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Dec 14 2012

Medical-Legal Partnerships: When medicine and self-care aren’t enough

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Medical professionals have long understood that patients' wellbeing is influenced by many factors that are outside of the traditional purview of medical and self-care. "We know that psychosocial stress has a significant impact on our patients' health,” notes Meggan Goodpasture, MD, Assistant Professor of Pediatrics at Wake Forest Baptist Medical Center. “Too often our efforts to help our patients are limited because we can't address the underlying problems that they're experiencing outside of the medical office."

A growing network of Medical-Legal Partnerships (MLPs), which team hospitals and clinics, clinicians, patients and families with lawyers, is helping to change that. These partnerships represent a valuable resource that clinicians may call on to help address some of the social and environmental determinants of health. These include substandard housing conditions; domestic violence; food, income and housing insecurity; improper denials of Medicaid and other public benefits; failure to provide children special education services to which they are entitled; and end-of-life issues.

When a clinician becomes aware of social and environmental factors that threaten a patient’s health, he or she makes a referral to a medical-legal partnership. A legal team is assigned to the case and intervenes on the patient’s behalf to resolve problems. For example, an MLP might be contacted to help a cancer patient overcome bureaucratic hurdles with a Food Stamps application (see case studies). Services are made available to patients at no charge.

The Medical-Legal Partnership model has been endorsed by the American Bar Association, the American Medical Association, the American Academy of Pediatrics and numerous other national organizations. During 2010, more than 80 MLPs nationwide partnered in 235 hospitals and health centers to provide legal assistance to more than 34,000 individuals and families. MLPs fostered cooperation among 23 medical schools and 29 law schools as well as legal services organizations and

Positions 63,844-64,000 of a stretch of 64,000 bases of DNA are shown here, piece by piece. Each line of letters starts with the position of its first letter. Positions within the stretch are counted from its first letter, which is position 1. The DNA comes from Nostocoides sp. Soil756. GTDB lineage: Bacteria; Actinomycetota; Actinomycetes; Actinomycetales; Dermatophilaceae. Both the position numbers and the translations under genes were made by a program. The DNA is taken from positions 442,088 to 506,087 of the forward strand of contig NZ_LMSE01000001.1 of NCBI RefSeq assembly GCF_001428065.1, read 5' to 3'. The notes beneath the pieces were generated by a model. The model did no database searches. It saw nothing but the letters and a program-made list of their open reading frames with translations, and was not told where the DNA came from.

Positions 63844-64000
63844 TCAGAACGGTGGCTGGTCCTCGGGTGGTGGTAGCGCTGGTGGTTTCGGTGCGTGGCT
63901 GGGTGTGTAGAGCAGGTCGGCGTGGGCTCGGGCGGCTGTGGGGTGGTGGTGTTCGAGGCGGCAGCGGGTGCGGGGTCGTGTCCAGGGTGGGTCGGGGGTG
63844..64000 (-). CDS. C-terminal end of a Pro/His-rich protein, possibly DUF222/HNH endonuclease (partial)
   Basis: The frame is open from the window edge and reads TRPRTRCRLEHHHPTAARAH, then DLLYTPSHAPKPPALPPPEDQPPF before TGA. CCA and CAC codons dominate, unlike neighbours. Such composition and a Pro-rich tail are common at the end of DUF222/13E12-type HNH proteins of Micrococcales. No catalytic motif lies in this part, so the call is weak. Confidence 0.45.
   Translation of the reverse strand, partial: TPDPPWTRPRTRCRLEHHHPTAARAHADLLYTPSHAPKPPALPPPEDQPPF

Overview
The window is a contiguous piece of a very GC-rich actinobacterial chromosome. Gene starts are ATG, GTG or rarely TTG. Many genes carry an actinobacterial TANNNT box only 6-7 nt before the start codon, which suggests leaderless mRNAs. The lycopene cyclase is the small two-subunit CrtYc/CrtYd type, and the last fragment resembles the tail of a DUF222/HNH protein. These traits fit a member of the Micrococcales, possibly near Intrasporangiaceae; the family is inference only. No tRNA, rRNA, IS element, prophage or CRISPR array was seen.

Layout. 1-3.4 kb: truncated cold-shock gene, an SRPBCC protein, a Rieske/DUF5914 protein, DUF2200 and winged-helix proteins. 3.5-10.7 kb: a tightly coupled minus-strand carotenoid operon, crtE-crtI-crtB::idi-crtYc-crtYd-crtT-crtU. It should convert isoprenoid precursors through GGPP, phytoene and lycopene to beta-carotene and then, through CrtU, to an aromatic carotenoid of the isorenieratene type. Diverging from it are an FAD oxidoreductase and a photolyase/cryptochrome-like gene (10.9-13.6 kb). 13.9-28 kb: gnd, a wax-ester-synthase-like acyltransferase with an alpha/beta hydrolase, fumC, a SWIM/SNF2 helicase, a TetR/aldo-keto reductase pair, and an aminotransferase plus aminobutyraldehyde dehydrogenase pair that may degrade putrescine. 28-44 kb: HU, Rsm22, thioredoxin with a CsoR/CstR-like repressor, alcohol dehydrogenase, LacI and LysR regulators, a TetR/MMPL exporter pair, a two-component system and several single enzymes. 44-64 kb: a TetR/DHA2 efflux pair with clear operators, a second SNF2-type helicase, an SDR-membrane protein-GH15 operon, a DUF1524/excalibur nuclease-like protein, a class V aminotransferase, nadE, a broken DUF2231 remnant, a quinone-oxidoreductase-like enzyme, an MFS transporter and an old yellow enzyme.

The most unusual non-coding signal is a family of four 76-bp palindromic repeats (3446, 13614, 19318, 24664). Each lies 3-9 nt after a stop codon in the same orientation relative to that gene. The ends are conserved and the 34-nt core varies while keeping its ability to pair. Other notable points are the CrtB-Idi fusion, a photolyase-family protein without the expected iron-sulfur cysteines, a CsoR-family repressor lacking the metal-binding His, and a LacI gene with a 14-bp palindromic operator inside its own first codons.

hundreds of private law firms and other pro bono partners who provided more than $13 million in in-kind services to medicallegal partnerships.

In North Carolina, Medical-Legal Partnerships have been established in seven locations, including Durham, Chapel Hill, Winston-Salem, Greensboro, Charlotte, Asheville and Prospect Hill (see chart pg. 11). Each MLP is designed to address the particular
needs and capacity of the local partners. However, they all share common components, including:
  • Basic legal training for health care providers to help them screen and refer patients who may benefit from legal assistance;

  • Regular presence of legal staff in clinic settings to conduct outreach to staff and to allow for patients to be screened for eligibility for legal assistance;

  • Formal referral mechanisms between medical providers and legal partners; and,

  • Direct legal assistance to patients-clients.

Medical-Legal Partnerships make sense. Health care providers are more likely to screen patients about problems when they know that they can refer patients for services to address those concerns. Lawyers can often get better results for a client when a
medical professional is on the team. And, by collaborating with lawyers, medical professionals are gratified to see that they can often improve the health of their shared patients/clients. Michael Steiner, MD, Chief of the Division of Pediatrics and Adolescent Medicine at UNC Health Care’s North Carolina Children's Hospital said being part of an MLP has been positive for staff and patients.

"We see children for about 20 minutes, three or four times a year, at the most,”Steiner said. “But outside of that time is where their lives are truly happening. Since forming the MLP, our staff feels more empowered to help families with issues that we cannot reach. Through partnerships like MLPs, medical providers can broaden our impact and go much further to improve the health and wellbeing of the patients and families that we care for."

Get in touch with medical-legal partnerships in NC by contacting Madlyn Morreale at (919) 226.5912 or

Medical-Legal Parnership Programs in North Carolina

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